Beth Lunkenheimer · Thursday July 19, 2012
As the Camping World Truck Series heads to Chicagoland Speedway for a companion weekend with the Nationwide Series, Todd Bodine will make his 200th career start. While there have been other drivers that have reached this milestone—and others, including David Starr, who will make his 300th start this weekend—Bodine will become the only driver to have made at least 200 starts in each of NASCAR’s top three series.
The 48-year old made his debut during the series’ inaugural 1995 season at Heartland Park Topeka, a 1.8-mile road course in Topeka, Kansas. Piloting the No. 61 Roush Performance Products Ford, Bodine qualified third and finished fourth behind race winner Ron Hornaday, Jr., Joe Ruttman and Terry Labonte. Though he only ran five races that season, his worst finish came when he finished eighth at Mesa Marin Raceway in Bakersfield, California.
It wasn’t until 2004 when Bodine was once again running in the Truck Series. This time, piloting the No. 67 Fiddleback Racing Ford and the No. 59 HT Motorsports Dodge for one race apiece at Charlotte and Kansas, respectively, he failed to finish inside the top 10 in either event. It wasn’t until Richmond in September, 2004 that Bodine joined the newly-formed Germain Racing where he finished fourth in their debut. Just three races later, the team scored its first victory at Auto Club Speedway (then-California Speedway), and followed it up with another win at Texas Motor Speedway, a track where Bodine boasts six trips to victory lane. With just ten starts during the 2004 season, Bodine posted a 13th-place average finish, one that improves slightly to 12th if you consider his starts with Germain only.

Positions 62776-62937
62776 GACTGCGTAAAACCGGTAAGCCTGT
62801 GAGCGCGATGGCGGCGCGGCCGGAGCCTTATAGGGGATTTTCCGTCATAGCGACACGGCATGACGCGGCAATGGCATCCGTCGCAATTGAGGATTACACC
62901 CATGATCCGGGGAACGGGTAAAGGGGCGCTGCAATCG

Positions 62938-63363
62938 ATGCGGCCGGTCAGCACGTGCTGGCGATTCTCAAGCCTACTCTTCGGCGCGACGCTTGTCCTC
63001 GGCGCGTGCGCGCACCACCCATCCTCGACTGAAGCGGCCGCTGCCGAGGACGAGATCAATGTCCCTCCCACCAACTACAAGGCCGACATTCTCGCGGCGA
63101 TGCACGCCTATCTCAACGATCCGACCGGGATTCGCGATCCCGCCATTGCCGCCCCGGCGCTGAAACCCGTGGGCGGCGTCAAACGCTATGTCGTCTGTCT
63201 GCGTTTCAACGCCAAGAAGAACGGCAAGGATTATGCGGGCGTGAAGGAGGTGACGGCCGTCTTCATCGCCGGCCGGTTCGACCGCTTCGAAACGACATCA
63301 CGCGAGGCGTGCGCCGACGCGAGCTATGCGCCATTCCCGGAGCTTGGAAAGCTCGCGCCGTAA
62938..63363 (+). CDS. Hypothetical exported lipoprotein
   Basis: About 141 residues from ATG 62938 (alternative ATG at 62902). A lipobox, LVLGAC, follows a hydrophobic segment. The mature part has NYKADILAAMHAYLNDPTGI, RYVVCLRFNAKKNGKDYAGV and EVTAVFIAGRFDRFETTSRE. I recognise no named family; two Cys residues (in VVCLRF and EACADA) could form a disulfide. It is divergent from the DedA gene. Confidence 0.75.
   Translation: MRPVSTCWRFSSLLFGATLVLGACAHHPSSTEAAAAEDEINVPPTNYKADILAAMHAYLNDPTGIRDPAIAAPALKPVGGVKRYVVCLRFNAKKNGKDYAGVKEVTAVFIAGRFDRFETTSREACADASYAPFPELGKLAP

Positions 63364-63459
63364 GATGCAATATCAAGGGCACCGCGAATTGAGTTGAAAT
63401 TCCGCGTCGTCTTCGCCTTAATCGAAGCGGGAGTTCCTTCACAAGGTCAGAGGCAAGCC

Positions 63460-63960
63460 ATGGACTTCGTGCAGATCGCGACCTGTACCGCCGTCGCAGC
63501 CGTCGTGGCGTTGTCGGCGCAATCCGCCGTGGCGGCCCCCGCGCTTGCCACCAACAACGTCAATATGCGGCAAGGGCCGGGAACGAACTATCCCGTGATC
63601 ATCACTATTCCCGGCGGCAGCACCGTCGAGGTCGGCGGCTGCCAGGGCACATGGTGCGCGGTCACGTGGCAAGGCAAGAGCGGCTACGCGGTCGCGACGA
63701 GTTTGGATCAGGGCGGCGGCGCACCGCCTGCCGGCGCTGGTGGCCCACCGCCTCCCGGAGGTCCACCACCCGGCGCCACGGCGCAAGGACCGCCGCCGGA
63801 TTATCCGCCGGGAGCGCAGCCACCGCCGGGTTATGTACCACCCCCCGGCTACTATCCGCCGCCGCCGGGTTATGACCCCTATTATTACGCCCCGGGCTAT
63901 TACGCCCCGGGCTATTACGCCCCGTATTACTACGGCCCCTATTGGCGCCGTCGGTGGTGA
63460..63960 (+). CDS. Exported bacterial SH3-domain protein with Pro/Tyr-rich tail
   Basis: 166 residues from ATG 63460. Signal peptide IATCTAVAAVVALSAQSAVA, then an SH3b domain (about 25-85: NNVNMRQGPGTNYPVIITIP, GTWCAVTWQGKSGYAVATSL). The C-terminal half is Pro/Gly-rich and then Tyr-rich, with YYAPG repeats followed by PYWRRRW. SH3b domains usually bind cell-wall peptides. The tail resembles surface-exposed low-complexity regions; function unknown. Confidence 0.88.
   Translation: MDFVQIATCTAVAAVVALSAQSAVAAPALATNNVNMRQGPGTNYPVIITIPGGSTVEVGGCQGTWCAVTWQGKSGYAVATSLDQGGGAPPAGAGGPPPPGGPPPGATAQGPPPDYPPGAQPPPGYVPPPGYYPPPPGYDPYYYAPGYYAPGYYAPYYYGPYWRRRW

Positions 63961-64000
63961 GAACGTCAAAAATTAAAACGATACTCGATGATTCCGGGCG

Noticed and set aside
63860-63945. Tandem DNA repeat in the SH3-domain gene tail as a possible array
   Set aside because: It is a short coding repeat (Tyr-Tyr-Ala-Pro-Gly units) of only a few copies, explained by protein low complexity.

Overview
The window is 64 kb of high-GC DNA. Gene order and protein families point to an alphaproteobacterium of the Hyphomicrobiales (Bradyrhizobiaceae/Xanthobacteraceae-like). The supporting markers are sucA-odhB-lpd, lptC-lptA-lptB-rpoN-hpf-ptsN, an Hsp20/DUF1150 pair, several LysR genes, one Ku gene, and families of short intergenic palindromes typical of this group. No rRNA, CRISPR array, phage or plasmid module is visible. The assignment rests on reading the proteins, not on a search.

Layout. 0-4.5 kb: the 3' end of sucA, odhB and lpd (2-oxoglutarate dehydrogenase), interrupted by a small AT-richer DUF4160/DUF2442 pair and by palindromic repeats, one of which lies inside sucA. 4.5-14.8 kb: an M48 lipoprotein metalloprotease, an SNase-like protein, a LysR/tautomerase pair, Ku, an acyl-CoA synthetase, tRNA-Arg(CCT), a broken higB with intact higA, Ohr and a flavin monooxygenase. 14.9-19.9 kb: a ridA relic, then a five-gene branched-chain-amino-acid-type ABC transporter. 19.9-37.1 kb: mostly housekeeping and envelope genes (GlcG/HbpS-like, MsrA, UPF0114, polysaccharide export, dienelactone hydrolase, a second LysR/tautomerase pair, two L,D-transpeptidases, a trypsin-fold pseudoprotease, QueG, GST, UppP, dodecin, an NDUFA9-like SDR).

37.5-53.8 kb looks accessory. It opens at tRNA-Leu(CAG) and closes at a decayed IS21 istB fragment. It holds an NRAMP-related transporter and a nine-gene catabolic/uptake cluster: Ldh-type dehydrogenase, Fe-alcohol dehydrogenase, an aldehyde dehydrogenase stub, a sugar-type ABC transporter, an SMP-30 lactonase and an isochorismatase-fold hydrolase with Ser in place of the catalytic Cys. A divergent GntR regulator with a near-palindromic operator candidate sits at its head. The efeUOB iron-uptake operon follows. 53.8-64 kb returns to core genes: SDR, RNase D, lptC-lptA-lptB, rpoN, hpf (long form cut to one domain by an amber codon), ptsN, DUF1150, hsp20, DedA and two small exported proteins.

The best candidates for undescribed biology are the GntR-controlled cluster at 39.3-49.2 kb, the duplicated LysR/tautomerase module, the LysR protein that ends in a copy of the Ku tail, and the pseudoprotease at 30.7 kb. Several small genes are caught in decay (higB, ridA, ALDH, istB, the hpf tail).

The 2005 season marked the beginning of Bodine’s full-time career in the series. Having won five races, including four in the last six events of the year, Bodine finished third in the standings despite six DNFs and posted 15 top 10s, 12 of which came in the form of top-5 runs. Just one year later, Bodine bested his top 10 count by one and scored his first championship with three wins and an average finish of eighth. From 2007 through 2009, Bodine finished no worse than fourth in points and racked up an impressive seven wins, 36 top 5s and 46 top 10 finishes.